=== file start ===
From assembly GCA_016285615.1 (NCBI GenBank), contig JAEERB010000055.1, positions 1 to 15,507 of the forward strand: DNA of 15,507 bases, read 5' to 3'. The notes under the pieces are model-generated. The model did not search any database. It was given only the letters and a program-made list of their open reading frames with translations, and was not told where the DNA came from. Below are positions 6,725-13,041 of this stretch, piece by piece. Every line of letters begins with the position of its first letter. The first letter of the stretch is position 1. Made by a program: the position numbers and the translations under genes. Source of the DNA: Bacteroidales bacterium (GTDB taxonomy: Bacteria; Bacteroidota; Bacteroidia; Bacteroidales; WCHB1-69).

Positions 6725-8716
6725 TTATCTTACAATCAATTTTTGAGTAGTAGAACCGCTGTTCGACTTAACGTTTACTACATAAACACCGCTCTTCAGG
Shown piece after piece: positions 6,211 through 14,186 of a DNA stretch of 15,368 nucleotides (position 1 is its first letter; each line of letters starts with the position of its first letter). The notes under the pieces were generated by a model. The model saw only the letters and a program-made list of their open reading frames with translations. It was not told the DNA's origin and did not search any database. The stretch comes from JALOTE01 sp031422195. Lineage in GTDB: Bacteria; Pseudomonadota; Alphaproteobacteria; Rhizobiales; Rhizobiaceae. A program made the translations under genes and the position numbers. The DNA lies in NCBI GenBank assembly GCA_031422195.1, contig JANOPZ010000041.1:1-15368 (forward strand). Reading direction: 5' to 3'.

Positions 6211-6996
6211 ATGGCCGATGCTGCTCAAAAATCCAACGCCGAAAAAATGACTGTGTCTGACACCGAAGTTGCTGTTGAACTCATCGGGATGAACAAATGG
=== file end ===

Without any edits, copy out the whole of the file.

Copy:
From assembly GCA_016285615.1 (NCBI GenBank), contig JAEERB010000055.1, positions 1 to 15,507 of the forward strand: DNA of 15,507 bases, read 5' to 3'. The notes under the pieces are model-generated. The model did not search any database. It was given only the letters and a program-made list of their open reading frames with translations, and was not told where the DNA came from. Below are positions 6,725-13,041 of this stretch, piece by piece. Every line of letters begins with the position of its first letter. The first letter of the stretch is position 1. Made by a program: the position numbers and the translations under genes. Source of the DNA: Bacteroidales bacterium (GTDB taxonomy: Bacteria; Bacteroidota; Bacteroidia; Bacteroidales; WCHB1-69).

Positions 6725-8716
6725 TTATCTTACAATCAATTTTTGAGTAGTAGAACCGCTGTTCGACTTAACGTTTACTACATAAACACCGCTCTTCAGG
Shown piece after piece: positions 6,211 through 14,186 of a DNA stretch of 15,368 nucleotides (position 1 is its first letter; each line of letters starts with the position of its first letter). The notes under the pieces were generated by a model. The model saw only the letters and a program-made list of their open reading frames with translations. It was not told the DNA's origin and did not search any database. The stretch comes from JALOTE01 sp031422195. Lineage in GTDB: Bacteria; Pseudomonadota; Alphaproteobacteria; Rhizobiales; Rhizobiaceae. A program made the translations under genes and the position numbers. The DNA lies in NCBI GenBank assembly GCA_031422195.1, contig JANOPZ010000041.1:1-15368 (forward strand). Reading direction: 5' to 3'.

Positions 6211-6996
6211 ATGGCCGATGCTGCTCAAAAATCCAACGCCGAAAAAATGACTGTGTCTGACACCGAAGTTGCTGTTGAACTCATCGGGATGAACAAATGG